Nevertheless, we head down the island past the main hub of the stoner joints and bungalows with precarious leans on them, to find King Kong Guesthouse which the Lonely Planet describes as 'gay freindly'... not that we've found anywhere in Laos un-gay freindly; we're mainly going in the hope that our idea of a guesthouse covered in fairy lights and glitter and run by two outrageously camp gay men (who will demand kareoke every evening) turns out to be a reality. It doesn't. 

On arriving it looks the same as all the other bungalow places we have been passing for the last mile and a half (with large bags on backs and sweating intensely) and the guy running it is a straight scouser married to a Lao lady. Boo. 
Although not quite the characters we were hoping for this guy does a pretty good turn of entertaining us while we eat (which is all we decide to do there, before head back the way we came to find somewhere a little nearer the hub).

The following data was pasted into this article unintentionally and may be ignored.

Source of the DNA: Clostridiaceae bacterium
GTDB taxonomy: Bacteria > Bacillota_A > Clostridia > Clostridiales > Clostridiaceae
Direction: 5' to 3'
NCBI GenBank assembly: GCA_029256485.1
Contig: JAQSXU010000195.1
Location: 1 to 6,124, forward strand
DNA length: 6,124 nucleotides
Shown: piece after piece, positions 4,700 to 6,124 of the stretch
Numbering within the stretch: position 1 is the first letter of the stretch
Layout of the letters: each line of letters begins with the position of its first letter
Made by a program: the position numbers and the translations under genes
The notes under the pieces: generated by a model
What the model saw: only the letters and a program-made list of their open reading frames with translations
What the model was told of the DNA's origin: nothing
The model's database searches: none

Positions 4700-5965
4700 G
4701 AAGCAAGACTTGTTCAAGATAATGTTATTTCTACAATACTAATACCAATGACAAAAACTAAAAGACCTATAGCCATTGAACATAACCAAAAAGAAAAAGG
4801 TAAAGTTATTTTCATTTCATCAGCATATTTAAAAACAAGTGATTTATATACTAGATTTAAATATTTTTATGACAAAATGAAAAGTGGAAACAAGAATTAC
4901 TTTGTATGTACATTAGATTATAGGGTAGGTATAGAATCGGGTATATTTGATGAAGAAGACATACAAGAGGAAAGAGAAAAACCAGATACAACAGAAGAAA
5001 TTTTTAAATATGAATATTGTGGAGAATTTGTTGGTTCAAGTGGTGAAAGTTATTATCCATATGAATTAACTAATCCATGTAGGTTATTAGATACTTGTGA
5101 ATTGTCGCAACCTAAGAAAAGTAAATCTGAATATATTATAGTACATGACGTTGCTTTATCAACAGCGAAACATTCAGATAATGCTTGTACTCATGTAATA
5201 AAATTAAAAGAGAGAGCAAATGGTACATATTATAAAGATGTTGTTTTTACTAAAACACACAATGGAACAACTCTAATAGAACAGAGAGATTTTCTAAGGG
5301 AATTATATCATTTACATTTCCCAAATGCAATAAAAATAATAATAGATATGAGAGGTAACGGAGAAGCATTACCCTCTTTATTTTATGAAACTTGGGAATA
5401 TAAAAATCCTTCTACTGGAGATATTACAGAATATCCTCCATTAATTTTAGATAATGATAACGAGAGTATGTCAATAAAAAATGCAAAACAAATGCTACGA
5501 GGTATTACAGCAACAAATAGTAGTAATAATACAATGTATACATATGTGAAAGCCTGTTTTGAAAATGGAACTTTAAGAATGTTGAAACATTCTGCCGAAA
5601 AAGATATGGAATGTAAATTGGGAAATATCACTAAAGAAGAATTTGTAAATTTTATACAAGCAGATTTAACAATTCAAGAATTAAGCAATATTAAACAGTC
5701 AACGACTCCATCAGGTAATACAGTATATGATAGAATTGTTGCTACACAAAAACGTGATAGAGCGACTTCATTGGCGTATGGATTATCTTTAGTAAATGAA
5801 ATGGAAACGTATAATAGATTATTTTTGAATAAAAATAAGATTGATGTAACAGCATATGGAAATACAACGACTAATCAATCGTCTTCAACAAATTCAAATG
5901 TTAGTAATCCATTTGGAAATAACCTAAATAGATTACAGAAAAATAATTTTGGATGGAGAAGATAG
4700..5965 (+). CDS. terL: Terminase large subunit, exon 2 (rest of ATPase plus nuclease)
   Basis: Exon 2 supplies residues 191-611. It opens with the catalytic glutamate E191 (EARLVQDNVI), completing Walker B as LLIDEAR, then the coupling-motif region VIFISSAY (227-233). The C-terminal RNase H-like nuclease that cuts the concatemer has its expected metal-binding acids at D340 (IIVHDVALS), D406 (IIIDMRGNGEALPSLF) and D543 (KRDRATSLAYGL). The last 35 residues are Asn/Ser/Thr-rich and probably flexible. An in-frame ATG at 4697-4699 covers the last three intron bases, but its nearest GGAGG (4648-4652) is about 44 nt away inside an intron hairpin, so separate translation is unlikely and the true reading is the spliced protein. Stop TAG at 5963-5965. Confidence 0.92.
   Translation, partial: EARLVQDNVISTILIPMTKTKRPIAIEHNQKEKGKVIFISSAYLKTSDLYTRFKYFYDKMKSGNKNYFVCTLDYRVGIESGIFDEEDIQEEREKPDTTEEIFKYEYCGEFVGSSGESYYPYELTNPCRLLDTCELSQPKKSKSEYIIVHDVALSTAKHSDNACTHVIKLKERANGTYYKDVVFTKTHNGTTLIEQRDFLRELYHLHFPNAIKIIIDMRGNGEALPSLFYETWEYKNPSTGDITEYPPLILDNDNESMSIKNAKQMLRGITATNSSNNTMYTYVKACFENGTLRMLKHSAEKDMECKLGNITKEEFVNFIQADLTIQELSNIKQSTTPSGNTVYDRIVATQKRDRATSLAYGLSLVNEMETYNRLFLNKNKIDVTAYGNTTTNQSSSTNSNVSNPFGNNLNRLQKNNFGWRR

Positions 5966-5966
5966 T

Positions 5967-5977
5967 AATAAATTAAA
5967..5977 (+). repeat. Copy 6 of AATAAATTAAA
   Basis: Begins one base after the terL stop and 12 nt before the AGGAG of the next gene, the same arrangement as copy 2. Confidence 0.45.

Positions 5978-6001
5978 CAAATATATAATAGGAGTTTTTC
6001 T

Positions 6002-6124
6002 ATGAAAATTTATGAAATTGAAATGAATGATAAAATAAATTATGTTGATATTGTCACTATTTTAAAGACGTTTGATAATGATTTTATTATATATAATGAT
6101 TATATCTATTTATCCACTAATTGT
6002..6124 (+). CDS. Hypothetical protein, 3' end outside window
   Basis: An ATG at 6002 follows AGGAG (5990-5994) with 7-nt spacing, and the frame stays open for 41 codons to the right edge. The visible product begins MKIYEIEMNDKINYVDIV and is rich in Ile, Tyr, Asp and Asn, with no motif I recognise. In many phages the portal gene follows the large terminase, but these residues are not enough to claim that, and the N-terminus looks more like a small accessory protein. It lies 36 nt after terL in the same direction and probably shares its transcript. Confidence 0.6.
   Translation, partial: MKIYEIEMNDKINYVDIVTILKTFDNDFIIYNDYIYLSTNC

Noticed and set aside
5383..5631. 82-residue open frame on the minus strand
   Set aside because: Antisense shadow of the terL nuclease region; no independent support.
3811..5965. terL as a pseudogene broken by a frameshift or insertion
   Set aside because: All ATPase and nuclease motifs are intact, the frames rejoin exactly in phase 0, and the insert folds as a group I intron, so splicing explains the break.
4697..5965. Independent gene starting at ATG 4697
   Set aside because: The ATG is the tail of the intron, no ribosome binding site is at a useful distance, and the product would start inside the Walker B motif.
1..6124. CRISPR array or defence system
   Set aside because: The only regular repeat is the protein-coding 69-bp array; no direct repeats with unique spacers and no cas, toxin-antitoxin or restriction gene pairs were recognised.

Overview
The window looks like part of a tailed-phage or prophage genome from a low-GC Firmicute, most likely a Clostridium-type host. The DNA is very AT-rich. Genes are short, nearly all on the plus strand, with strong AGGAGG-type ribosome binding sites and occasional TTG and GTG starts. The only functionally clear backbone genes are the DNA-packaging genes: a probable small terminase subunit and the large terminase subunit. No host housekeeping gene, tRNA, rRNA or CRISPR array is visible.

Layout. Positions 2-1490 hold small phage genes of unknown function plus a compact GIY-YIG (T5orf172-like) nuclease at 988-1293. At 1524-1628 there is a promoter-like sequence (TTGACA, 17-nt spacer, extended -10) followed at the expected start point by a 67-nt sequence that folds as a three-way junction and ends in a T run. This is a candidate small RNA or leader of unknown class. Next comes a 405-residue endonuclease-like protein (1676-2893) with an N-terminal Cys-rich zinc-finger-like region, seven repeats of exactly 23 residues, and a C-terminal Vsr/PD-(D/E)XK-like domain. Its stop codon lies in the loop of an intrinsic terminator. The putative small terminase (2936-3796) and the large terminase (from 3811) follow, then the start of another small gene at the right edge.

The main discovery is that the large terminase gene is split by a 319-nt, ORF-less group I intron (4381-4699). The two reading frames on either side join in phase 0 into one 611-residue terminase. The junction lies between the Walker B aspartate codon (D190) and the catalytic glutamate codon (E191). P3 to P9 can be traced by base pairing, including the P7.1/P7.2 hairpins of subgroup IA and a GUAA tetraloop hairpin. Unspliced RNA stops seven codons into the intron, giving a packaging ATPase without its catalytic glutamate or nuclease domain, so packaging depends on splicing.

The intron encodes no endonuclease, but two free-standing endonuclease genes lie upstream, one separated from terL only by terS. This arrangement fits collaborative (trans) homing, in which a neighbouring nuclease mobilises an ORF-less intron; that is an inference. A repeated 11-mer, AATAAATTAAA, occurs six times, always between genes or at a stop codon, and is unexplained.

He smokes weed throughout our meal and when asked for various things he dissapears into the kitchen before coming out ten minutes later empty handed... 
He does tell us that he used to be a chef and that as it is Sunday today he will be doing a pretty good interpretation of an English Sunday roast starting at 4pm. We tell him we'll be back (especially as he has some pretty funky looking turkeys running about out front that Jo hopes might be on the menu).
We walk half way back along the route we've practically just finished doing and settle on Don Det Bungalows which are near, but not in, the busiest part of the island. They are a very very nice for 100,000 kip - we're treating ourselves, afterall we are on holiday! Plus there is a hammock on the porch outside our room.